You can save money, or get more space for your money, by staying off Disney property. Offsite accommodation falls into two groups. First are the Disney Springs hotels that include some extra perks like early fast pass reservations and extra magic hours similar to onsite properties. Also, although not quite as convenient as the onsite transport, the Disney Springs buses are relatively frequent compared to other offsite hotels.
The second broad category includes all the various lodging options available around the Orlando area. You could stay in anything from a very basic motel room to a large vacation home with your own pool. Many hotels offer some sort of limited shuttle service to the parks but I would not opt to use it if you have other means of transport.
Whether Disneyland or Walt Disney World is better for accommodation depends on your budget, your needs and how important it is for you to be in the “Disney bubble” for your stay.
There are seasonal non-stop flights to Orlando from Halifax or Moncton along with weekly all-year service from Halifax. Flying to California means more time in the air but the airfare might not be much higher, depending on the dates. In fact, a quick scan of airfares in the next few months showed many flights from Halifax to Los Angeles or Anaheim in the mid $400s which was in the same range as flights to Orlando.
Ease of Planning
A trip to Walt Disney World requires a lot more advance preparation to make the most of your visit. If you want to be sure to get on certain rides without long waits you need to make fastpass plus reservations online in advance. If there is a certain table service restaurant you’d like to try you need to have it booked ahead of time. As of now, in Disneyland you can still decide your day’s agenda once you’re in the park. I think this is one of the main reasons some people prefer Disneyland. A visit to a theme park shouldn’t be like planning a complex military operation. One could argue that the planning isn’t actually required – you can just wing it if you like. But when you’re spending that much money, if you don’t turn your mind to the details, you will end up spending extra time in lines or you will miss out on some things you’d like to experience.
Time Of Year
If your vacation tends to fall in the summer you’ll have to decide if you want to subject yourself to the Florida heat and humidity. Apparently some people don’t mind it too much. At least you can take advantage of the water parks.
If Star Wars and Disney parks are not the only things on your mind, consider what other activities are available at each destination. Both have other theme parks nearby like Universal Studios. They also have beaches not too far away. One edge Disneyland has is its proximity to professional baseball and hockey. The Angels and Ducks both play close by. When we went to Disneyland we saw two Blue Jays games and it was just a few minutes away from our hotel on public transit. We also took the train along the coast down to San Clemente.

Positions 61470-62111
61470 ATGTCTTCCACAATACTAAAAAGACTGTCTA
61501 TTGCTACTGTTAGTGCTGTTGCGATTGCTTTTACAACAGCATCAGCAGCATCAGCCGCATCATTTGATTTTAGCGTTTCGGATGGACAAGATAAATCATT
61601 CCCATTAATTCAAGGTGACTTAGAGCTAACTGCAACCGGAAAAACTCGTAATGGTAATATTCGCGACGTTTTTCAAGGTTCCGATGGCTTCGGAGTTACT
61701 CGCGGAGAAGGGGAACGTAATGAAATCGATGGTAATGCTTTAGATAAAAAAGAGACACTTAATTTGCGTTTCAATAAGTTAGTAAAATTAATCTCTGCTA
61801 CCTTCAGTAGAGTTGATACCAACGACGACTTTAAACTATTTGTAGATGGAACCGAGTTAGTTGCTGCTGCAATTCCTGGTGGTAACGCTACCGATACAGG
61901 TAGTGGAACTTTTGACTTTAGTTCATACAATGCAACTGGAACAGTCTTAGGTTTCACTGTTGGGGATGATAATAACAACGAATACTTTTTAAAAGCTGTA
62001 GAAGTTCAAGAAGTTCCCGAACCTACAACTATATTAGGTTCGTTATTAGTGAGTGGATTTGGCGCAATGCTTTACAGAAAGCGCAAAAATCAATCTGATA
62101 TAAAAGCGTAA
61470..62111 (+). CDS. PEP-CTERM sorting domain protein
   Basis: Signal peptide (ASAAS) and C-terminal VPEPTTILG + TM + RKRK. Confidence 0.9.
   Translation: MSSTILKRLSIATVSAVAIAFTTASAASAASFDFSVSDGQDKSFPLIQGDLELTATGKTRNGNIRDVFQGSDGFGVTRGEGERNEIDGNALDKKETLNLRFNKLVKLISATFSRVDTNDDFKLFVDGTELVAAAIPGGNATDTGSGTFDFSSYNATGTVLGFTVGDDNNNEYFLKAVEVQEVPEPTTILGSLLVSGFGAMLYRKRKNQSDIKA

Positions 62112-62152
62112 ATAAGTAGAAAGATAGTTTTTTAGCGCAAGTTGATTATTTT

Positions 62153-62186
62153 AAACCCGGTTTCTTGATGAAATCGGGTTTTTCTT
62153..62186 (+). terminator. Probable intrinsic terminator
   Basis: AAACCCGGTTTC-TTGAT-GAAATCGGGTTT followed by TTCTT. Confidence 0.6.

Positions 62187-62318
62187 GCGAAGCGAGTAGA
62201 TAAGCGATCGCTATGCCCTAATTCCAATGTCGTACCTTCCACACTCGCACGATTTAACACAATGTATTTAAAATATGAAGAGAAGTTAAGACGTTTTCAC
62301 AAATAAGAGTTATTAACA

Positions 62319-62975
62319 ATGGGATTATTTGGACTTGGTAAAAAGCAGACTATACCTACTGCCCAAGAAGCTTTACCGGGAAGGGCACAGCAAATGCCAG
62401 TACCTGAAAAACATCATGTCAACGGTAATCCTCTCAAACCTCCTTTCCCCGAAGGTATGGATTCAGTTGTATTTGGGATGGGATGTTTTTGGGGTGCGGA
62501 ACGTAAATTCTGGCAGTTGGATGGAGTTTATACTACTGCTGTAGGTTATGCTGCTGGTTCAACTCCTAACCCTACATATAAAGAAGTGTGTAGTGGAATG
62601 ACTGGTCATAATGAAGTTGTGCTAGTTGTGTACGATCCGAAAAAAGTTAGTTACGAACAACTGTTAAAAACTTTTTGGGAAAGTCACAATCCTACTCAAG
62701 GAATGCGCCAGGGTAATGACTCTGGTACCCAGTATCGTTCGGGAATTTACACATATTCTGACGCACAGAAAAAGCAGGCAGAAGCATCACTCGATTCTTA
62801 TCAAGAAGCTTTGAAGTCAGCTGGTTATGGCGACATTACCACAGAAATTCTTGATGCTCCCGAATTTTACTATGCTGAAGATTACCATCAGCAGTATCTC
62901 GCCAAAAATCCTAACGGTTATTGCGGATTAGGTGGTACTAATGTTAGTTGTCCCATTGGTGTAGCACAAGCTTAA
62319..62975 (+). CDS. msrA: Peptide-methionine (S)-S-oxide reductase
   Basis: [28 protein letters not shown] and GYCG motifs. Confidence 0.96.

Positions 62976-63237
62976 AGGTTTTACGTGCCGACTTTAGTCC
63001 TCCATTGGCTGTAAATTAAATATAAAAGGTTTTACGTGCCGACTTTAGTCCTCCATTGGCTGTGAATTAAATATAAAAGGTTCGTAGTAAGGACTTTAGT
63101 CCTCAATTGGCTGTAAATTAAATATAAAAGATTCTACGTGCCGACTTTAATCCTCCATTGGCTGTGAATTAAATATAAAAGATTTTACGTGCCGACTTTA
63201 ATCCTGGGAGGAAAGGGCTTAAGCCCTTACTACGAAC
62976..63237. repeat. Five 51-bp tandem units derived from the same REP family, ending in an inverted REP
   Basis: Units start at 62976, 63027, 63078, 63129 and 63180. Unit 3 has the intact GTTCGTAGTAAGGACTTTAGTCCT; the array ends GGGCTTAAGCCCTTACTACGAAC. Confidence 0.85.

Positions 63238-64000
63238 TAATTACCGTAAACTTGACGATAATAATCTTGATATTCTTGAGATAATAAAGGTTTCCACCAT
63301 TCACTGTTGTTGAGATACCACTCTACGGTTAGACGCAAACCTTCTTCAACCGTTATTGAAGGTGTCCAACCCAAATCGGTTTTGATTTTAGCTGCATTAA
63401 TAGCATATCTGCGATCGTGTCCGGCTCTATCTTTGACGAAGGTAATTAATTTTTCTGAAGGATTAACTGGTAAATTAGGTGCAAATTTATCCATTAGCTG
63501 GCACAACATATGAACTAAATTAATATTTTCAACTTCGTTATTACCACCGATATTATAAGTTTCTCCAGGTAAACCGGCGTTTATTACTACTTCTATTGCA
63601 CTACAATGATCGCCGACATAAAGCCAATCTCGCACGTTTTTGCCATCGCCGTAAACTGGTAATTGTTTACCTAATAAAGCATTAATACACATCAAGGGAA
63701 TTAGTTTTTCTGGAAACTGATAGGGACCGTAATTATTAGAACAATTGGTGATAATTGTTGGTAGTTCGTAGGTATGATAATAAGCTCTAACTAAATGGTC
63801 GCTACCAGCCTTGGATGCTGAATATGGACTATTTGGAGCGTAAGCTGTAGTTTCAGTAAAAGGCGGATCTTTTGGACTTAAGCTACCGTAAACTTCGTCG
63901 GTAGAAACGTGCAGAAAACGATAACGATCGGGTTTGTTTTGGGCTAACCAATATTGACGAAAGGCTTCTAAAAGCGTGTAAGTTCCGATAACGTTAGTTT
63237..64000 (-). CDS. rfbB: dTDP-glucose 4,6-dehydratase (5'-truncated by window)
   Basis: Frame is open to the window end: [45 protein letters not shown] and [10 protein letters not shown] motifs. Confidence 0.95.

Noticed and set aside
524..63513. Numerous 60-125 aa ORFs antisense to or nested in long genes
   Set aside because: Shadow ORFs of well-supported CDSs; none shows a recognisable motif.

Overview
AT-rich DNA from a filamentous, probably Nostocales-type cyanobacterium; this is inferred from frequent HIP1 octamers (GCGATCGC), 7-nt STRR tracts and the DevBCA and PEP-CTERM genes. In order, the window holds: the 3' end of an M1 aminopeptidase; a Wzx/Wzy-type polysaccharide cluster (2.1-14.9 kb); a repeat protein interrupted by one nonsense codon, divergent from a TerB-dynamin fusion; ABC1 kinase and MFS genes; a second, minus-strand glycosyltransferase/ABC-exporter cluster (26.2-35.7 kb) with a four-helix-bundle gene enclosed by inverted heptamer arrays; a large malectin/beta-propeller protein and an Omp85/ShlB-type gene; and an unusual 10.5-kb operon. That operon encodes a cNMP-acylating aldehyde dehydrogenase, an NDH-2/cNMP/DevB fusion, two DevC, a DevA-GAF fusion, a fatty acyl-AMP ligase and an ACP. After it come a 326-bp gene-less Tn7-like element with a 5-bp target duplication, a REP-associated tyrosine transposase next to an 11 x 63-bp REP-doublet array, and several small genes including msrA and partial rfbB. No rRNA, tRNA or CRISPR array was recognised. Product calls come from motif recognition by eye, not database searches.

If You Just Care About Seeing Star Wars
Here’s a comparison of a 5 night trip primarily to see Star Wars Galaxy’s Edge at either park. I chose a set of dates in mid-December when theme parks could possibly be less crowded as there are usually no school breaks at that time. Realistically, the Star Wars area will likely be mobbed for the foreseeable future so I figured a 4 day visit would give one plenty of time to see everything at an easy pace along with many other Disney attractions.
Dec. 11 – 16
4 Day Hopper Ticket – $514 CAD
5 Nights – Best Western Plus Stovall Inn – $912 CAD total
Airfare (Halifax – Los Angeles/Anaheim – Halifax) $540 CAD
Total: $1966 CAD
Walt Disney World
4 Day Hopper Ticket – $754 CAD
5 Nights – Best Western Lake Buena Vista Disney Springs Resort Area – $826 CAD total
Airfare (Halifax – Orlando) $545 CAD
Based on this very limited example, both trips are in the same ballpark when it comes to price.
My thoughts on Anaheim vs. Orlando mainly revolve around the plans for the remainder of the trip. If the trip is all about Disney and/or Star Wars I would probably choose Walt Disney World in Florida. If non-Disney, non-theme park stuff are on the agenda as well, I’d probably opt for Disneyland in California. Having both options is great because you can jump on a low airfare or hotel rate and just follow the deal. Stay tuned for more blog posts on how to save to go visit the mouse or Yoda or whoever.